Campus Health and Safety
July 2013
Infectious Diseases
In our community, we are exposed to different infectious diseases caused by microorganisms such as bacteria, viruses, parasites and fungi. Diseases can be spread directly or indirectly by sneezing, coughing or touching something that contains the microorganisms from one person to another. However, some diseases can be transmitted via bites from insects or animals. Others are acquired by ingesting contaminated food, water or other agents in the environment. The most common infectious diseases include chickenpox, tuberculosis, hand, foot and mouth disease, hepatitis A and B, etc. Most of the common infectious diseases may be resolved spontaneously or will be resolved with medical treatment. Compared with a few decades ago, Hong Kong people nowadays suffer less from infectious diseases due to improvement in socio-economic status and hygienic conditions. However, infectious diseases prevention and control are still very important. Most of these diseases including influenza can be preventable with attention to personal hygiene, proper lifestyle, general cleanliness and vaccines.
For chickenpox and hand, foot and mouth disease, the diseases are mainly spread through droplets when infected people cough, sneeze or talk, or spread by direct contact with the secretions of infected persons.
For tuberculosis, it can be spread through air. When the infected person coughs or sneezes, the mycobacterium gets into the air and this can result in infection if a susceptible person is in contact for a prolonged duration.
For hepatitis A, the common modes of transmission are consuming water or food especially seafood with fecal contamination. For hepatitis B, routes of transmission include perinatal transmission, i.e. a carrier mother transmits the virus to an infant, blood contact and unprotected sexual contact with a hepatitis B carrier.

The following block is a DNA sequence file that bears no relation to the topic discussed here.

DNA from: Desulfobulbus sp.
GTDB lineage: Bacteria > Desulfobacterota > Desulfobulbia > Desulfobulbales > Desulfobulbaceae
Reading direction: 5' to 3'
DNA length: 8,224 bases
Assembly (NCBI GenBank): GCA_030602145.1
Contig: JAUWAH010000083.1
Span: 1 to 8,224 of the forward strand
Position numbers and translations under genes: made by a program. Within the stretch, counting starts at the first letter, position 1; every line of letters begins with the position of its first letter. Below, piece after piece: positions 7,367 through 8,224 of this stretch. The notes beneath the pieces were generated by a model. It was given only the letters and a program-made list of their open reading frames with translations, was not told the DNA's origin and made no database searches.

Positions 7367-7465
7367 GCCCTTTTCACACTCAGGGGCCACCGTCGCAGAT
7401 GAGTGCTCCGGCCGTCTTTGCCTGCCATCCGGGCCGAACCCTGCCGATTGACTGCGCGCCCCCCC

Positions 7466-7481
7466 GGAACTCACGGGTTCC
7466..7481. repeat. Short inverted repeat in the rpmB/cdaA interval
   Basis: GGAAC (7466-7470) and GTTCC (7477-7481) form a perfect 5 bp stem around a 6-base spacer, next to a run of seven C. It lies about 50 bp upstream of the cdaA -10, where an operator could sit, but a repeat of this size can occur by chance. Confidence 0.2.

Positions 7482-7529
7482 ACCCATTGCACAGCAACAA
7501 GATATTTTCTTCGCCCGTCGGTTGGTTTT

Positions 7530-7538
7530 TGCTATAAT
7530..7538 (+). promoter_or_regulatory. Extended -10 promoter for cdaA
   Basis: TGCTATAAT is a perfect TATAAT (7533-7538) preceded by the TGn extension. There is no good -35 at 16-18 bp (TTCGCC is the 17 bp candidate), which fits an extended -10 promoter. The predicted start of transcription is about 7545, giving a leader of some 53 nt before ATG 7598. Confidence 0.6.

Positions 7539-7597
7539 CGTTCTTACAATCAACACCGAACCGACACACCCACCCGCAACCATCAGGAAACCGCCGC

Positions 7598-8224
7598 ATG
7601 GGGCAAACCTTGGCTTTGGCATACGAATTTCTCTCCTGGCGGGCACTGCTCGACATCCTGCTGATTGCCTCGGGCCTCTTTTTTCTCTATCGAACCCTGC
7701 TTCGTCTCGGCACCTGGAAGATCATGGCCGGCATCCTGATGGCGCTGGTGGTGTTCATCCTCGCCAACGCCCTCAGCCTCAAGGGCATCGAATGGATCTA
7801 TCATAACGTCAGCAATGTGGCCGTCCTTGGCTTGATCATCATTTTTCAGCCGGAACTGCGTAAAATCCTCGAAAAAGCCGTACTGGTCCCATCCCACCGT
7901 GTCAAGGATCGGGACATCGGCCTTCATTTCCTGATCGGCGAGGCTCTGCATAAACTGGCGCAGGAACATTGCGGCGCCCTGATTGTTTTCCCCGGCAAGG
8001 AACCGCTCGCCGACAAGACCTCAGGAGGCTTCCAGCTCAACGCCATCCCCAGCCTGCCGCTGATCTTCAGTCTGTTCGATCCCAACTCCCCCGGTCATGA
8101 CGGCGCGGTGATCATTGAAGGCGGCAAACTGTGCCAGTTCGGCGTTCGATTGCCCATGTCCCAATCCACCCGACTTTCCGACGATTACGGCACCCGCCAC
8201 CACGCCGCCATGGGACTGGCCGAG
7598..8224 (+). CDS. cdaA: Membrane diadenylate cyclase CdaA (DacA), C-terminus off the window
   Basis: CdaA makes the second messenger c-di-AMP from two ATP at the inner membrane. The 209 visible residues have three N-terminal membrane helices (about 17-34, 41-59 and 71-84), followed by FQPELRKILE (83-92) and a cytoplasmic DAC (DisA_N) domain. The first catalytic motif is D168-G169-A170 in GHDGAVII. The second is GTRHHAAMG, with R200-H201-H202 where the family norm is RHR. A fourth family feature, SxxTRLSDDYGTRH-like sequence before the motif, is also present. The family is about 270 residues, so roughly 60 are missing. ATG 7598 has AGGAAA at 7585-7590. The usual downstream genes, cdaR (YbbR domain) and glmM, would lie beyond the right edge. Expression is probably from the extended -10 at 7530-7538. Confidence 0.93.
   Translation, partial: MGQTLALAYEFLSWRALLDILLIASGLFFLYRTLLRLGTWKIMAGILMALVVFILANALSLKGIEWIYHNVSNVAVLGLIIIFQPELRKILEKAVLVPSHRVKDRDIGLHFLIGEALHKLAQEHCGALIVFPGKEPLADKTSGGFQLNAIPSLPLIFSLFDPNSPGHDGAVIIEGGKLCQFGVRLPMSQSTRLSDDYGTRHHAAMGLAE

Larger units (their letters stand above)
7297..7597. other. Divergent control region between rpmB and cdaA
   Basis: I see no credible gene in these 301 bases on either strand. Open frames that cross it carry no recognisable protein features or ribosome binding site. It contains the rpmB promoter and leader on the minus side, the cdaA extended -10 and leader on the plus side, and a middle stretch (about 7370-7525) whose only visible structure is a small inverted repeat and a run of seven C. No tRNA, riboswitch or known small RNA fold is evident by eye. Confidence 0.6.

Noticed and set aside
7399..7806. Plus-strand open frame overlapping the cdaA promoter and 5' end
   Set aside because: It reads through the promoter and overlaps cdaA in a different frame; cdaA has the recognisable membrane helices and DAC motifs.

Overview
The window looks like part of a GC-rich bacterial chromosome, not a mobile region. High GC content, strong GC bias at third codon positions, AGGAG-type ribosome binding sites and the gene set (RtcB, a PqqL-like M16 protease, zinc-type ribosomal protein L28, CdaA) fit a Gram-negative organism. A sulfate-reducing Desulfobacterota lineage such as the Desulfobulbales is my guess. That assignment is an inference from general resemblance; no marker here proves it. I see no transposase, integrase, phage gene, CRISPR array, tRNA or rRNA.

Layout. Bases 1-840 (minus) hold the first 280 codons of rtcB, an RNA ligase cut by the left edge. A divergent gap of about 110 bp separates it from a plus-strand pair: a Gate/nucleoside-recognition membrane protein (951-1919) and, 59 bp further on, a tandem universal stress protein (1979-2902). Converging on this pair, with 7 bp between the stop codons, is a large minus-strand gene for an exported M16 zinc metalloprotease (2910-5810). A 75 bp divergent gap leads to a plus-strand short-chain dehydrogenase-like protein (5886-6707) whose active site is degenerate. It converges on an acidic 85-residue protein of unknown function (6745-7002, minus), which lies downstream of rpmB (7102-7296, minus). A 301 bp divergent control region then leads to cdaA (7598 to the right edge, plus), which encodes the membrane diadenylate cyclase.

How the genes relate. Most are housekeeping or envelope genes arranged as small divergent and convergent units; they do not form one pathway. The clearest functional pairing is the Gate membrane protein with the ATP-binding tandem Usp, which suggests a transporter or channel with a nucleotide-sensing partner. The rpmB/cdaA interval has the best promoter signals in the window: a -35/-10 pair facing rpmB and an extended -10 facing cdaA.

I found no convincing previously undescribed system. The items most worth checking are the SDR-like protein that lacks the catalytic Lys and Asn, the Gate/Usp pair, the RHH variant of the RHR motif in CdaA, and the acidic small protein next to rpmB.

A. Maintain good personal hygiene:
  1. Always keep hands clean by frequent hand washing with liquid soap, especially after sneezing and after using toilet.
  2. Cover mouth and nose when sneezing and coughing, and dispose sputum or secretions wrapped in tissue paper into rubbish bins. 
  3. Wear a surgical mask when having symptoms of respiratory infection or fever.
  4. Do not touch eyes, nose and mouth with bare hands.
  5. Poultry and eggs should be thoroughly cooked before eating.
  6. Avoid close contact such as hugging, kissing, sharing eating utensils, etc., with infected persons.
  7. Follow safe sex practices and use a condom every time.
  8. Avoid sharing personal items such as brushes, toothbrushes and combs.
  9. Build up good body immunity by having adequate rest, a balanced diet, regular exercise. Do not smoke and avoid overstress.
B. Maintain good environmental hygiene:
  1. Maintain good indoor ventilation. 
  2. Avoid going to crowded and poorly ventilated public places.
  3. Home should be cleaned thoroughly at least once per week with 1 in 99 diluted household bleach.
C. Travel health advice:
  1. Before departure: If feeling unwell such as having fever, sore throat or cough, consult doctors for advice.
  2. When travelling outside: When travelling to country with potential outbreak of avian influenza, avoid touching birds, poultry or their droppings and avoid visiting poultry markets. If feeling unwell, put on a mask and seek medical attention immediately.
  3. After returning home: If having flu-like symptoms, consult doctors promptly and inform the doctor of the recent travel history.
D. Vaccination:
  1. Chicken pox: The vaccines are given in a series of 2 shots for adult and 1 or 2 shots for kids.
  2. Tuberculosis (TB): BCG (Bacillus Calmette-Guerin) is a vaccine for TB. This vaccine is often given to infants and small children in countries where TB is common. 
  3. Hepatitis A: The vaccines are given in a series of 2 shots and are available for persons of 1 year of age and older for long-term prevention of HAV infection.
  4. Hepatitis B: The vaccines are given in a series of 3 shots and are available for all age groups to prevent HBV infection. Blood tests before and after the vaccination are recommended.
The information given above is for general references only. Infected persons should refrain from work or school, and consult a doctor to understand the condition and follow the doctor’s advice regarding treatment. For more information, please visit the website of the Centre for Health Protection of the Department of Health at or contact the university clinic at 2358 6670 or email to
(This article is written by Health Concepts Ltd., the HKUST's medical clinic operator.)